BackgroundIn older adults, studies demonstrate an inverse relationship between physical function and individual inflammatory biomarkers. Given that the inflammatory response is a complex system, a combination of biomarkers may increase the strength and consistency of these associations. This study uses principal component analysis to identify inflammatory component(s) and evaluates associations between the identified component(s) and measures of physical function.MethodsPrincipal component analysis with a varimax rotation was used to identify two components from eight inflammatory biomarkers measured in 1,269 older persons. The study sample is a subset of the Health, Aging, and Body Composition study.ResultsThe two components explained 56% of the total variance in the data (34%, component 1 and 22%, component 2). Five markers (tumor necrosis factor-alpha [TNF-], sTNFRI, sTNFRII, interleukin [IL]-6sR, IL-2sR) loaded highest on the first component (TNF- related), whereas three markers (C-reactive protein [CRP], IL-6, plasminogen activator inhibitor-1) loaded highest on the second component (CRP related). After adjusting for age, sex, race, site, sampling indicator, total lean and fat mass, physical activity, smoking, and anti-inflammatory drug use, knee strength and a physical performance battery score were inversely related to the TNF--related component, but not to the CRP-related component (knee strength: ^TNF 2.71, p .002; ^CRP 0.88, p .325; physical performance battery score: ^TNF 0.05, p < .001; ^CRP 0.02, p .171). Both components were positively associated with 400-m walk time, inversely associated with grip strength, and not associated with 20-m walking speed.ConclusionsAt least two inflammatory components can be identified in an older population, and these components have inconsistent associations with different aspects of physical performance.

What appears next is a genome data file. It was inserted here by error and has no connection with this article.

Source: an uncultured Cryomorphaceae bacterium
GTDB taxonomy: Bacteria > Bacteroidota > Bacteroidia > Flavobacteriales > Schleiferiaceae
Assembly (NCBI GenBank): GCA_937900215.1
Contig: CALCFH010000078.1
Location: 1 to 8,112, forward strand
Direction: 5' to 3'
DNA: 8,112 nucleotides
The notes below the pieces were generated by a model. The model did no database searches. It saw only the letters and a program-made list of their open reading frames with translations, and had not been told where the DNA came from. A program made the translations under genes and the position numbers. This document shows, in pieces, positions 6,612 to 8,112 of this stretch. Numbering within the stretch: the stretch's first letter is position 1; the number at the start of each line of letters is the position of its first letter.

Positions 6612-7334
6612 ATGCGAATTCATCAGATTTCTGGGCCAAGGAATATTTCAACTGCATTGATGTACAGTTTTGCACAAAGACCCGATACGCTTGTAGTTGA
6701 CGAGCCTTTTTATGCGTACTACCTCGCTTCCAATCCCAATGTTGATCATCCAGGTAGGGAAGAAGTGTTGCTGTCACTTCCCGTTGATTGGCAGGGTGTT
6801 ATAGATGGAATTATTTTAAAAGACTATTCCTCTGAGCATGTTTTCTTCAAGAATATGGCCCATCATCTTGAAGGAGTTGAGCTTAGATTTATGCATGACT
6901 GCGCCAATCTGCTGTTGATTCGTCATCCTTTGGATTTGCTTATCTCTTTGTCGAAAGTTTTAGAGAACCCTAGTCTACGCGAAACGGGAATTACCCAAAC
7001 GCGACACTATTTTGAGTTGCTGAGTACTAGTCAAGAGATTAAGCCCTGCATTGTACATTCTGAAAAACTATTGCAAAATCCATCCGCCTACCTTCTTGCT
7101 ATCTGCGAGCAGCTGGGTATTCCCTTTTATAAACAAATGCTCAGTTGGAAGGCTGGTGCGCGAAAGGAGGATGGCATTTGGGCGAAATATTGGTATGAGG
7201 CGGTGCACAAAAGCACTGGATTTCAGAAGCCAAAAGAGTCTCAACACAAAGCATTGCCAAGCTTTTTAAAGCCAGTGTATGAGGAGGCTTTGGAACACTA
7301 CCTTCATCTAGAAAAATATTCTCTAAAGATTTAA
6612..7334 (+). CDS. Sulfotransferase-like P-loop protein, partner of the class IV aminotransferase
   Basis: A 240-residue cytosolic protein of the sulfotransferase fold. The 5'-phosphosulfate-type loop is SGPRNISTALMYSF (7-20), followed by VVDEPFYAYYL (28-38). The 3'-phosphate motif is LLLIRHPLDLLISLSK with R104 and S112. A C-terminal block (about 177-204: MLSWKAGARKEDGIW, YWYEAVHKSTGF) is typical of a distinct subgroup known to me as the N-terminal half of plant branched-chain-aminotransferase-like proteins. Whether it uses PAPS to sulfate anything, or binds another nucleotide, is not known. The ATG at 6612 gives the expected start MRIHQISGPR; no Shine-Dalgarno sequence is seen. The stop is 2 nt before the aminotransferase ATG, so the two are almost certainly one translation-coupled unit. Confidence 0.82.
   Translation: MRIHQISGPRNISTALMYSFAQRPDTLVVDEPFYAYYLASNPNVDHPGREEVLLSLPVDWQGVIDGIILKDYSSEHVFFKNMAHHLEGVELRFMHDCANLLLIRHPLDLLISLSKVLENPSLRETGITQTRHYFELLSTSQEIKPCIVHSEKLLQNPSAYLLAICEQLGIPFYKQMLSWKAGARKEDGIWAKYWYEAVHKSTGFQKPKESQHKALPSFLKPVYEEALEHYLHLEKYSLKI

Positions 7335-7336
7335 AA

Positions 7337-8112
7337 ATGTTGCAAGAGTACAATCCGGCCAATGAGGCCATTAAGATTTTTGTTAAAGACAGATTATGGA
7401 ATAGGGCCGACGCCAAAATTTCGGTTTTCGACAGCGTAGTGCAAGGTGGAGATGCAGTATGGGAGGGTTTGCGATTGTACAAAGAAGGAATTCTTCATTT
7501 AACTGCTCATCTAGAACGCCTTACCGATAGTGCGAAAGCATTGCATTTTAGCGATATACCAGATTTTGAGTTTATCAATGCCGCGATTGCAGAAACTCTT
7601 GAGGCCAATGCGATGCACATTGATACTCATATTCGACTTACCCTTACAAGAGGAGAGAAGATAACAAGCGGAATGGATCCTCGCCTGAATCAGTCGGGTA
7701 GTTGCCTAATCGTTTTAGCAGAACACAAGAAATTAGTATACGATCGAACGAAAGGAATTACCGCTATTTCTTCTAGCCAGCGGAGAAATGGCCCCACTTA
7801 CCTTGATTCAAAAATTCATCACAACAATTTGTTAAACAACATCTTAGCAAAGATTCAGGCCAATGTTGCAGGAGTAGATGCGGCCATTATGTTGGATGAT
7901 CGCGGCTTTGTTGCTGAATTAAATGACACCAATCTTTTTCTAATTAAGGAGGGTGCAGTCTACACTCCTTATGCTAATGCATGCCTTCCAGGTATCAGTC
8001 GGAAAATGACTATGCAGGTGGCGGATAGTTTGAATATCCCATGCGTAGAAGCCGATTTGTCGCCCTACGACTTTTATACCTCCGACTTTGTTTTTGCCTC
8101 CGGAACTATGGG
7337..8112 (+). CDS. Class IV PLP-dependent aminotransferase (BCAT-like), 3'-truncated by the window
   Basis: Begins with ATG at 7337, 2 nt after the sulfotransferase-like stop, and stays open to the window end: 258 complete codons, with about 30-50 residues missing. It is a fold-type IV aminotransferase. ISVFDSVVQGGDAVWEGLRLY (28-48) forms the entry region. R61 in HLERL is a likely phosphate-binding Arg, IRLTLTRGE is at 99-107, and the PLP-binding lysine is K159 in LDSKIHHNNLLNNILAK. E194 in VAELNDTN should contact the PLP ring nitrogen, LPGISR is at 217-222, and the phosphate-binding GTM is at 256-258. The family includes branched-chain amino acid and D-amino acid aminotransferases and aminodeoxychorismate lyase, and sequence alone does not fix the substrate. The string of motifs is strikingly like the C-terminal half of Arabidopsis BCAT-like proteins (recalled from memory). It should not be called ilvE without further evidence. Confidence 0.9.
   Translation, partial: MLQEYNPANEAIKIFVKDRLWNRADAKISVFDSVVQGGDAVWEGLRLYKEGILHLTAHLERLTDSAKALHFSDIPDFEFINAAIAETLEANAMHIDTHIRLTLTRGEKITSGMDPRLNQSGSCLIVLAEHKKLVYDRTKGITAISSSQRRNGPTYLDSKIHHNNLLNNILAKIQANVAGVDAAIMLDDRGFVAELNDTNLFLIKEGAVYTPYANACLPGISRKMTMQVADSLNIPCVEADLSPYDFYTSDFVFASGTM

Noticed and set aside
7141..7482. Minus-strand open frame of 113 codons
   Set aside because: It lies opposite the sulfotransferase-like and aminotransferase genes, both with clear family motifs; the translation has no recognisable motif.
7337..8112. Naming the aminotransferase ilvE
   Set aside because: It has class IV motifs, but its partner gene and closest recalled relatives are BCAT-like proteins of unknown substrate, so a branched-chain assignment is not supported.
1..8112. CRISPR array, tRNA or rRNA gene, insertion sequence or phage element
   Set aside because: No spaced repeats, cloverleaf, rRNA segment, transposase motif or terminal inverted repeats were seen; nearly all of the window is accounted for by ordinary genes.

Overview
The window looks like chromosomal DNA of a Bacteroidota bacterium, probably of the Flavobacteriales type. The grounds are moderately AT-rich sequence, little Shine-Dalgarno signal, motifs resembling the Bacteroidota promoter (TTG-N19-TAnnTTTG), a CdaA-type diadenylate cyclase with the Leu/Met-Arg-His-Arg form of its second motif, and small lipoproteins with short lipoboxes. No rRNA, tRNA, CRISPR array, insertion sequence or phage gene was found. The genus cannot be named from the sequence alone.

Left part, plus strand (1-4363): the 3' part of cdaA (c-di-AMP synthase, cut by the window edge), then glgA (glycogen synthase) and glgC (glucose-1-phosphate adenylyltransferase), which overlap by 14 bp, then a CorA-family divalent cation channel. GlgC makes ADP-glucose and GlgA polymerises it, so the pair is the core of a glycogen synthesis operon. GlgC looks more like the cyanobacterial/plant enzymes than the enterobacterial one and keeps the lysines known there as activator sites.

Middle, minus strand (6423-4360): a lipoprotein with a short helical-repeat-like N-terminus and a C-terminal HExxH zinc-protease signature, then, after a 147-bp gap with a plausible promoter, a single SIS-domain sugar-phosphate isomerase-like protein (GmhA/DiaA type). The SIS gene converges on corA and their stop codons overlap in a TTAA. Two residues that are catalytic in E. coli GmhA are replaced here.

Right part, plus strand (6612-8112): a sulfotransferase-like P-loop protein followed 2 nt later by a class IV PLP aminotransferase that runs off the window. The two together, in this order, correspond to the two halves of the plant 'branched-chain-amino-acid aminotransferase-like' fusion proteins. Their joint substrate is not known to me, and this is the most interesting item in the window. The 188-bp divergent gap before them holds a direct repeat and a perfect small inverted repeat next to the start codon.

The Journals of Gerontology Series A: Biomedical Sciences and Medical Sciences – Oxford University Press
Published: Feb 19, 2009
Keywords: Inflammation Physical function Aging Principal component analysis
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